The Hobart Handler 210 MVP is a powerful, dual voltage MIG welder. When it first launched, it was one of the best buys for hobbyists and professionals.
The combination of features found in the 210MVP makes it a good fit for small to medium-sized shops. In fact, you may have run across one or two in use. That is due in part to Hobart’s heritage as a welding manufacturer, and the 210MVP comes with their strong 5/3/1 warranty.
However, it is slowly starting to lose its place as the best MIG welder in this price range. It uses older transformer technology, weights too much, and misses many advanced functions competing brands offer at lower prices.
In this article, you’ll learn about its pros and cons. But we will also provide alternatives that offer more power and features with similar build quality and a strong warranty.
Quick Overview of the Hobart Handler 210MVP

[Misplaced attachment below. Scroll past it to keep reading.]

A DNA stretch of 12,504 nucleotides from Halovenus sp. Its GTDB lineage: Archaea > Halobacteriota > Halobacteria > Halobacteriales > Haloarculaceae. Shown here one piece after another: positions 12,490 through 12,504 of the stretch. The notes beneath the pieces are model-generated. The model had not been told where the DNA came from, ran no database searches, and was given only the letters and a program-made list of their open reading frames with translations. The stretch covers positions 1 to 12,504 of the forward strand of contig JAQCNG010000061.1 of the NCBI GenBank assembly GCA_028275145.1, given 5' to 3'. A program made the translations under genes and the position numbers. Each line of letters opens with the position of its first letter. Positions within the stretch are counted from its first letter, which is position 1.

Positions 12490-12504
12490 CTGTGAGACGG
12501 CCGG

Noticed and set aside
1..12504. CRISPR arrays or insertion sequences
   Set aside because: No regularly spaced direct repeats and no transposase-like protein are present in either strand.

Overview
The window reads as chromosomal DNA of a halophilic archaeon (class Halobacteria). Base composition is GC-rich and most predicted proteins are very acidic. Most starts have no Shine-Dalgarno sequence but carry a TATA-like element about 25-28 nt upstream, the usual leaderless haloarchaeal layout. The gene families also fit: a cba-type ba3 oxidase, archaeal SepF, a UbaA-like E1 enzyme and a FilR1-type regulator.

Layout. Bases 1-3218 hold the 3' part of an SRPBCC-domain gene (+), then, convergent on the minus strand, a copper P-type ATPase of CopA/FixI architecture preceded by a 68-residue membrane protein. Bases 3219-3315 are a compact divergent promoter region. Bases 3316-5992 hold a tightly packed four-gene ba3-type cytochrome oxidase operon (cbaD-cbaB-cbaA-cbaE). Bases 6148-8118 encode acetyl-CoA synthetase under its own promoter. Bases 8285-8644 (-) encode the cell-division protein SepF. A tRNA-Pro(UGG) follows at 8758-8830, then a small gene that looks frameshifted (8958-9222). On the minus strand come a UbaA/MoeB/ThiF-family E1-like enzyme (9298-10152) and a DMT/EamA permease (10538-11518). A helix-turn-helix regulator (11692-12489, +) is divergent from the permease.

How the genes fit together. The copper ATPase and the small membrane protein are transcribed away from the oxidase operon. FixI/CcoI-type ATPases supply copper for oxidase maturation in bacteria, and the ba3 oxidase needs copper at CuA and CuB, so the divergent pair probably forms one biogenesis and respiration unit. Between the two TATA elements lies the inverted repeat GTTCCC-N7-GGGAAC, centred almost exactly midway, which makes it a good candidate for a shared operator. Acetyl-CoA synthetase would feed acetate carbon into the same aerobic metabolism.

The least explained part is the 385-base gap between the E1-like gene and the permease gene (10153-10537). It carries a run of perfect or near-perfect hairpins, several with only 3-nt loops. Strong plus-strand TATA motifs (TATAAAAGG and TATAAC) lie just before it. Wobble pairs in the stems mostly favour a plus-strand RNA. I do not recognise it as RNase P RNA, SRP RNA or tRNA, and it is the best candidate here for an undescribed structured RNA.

- 10 ft. (3m) HR-100 gun
- 10 ft. (3m) work cable with clamp
- Built-in gas solenoid valve and dual-gauge regulator with gas hose
- Spool hub assembly accommodates 4 or 8 in. spools
- Sample spool of .030 in. self-shielding flux-cored wire
- .030 (0.8mm) contact tips
- Quick Select™ drive roll for .024 in. (0.6 mm) or .030/.035 in.
- Power cord with 5-15 P (115 V, 15 A) and 6-50 P (230 V, 50 A) MVP (TM) plugs
- Welding guide
- Material thickness gauge
- Owner’s manual
|Welder Type||MIG, Flux Core|
|Input Voltage||115 V|
|Duty Cycle||20% @ 90A (115V)|
30% @ 150A (230V)
|Amperage Output||25 – 140A (115V)|
25 – 210A (230V)
|Voltage Settings||4 Fixed Positions (115V)|
7 Fixed Positions (230V)
|Weldable Materials||Mild and stainless steel, Aluminum|
|Torch Lead Length||10 ft.|
|Ground Cable Length||10 ft.|
|Mild Steel Thickness (Single-pass)||24 ga. – 3/8 in.|
|Aluminum Thickness||18 ga. – 1/4 in. (w/ spool gun)|
|Wire Thickness||0.023 – 0.035 in. (steel)|
0.030 – 0.045 in. (flux cored)
0.030-0.035 in. (aluminum)
|Wire Feed Settings||Infinite between min. and max.|
|Wire Feed Speed (“WFS”)||40 – 770 IPM|
|Wire Spool Sizes||4-in., 8-in.|
|Spool Gun Ready||✅|
|Welder Dimensions (H x W x L)||12.375 in. x 10.625 in. x 19.5 in.|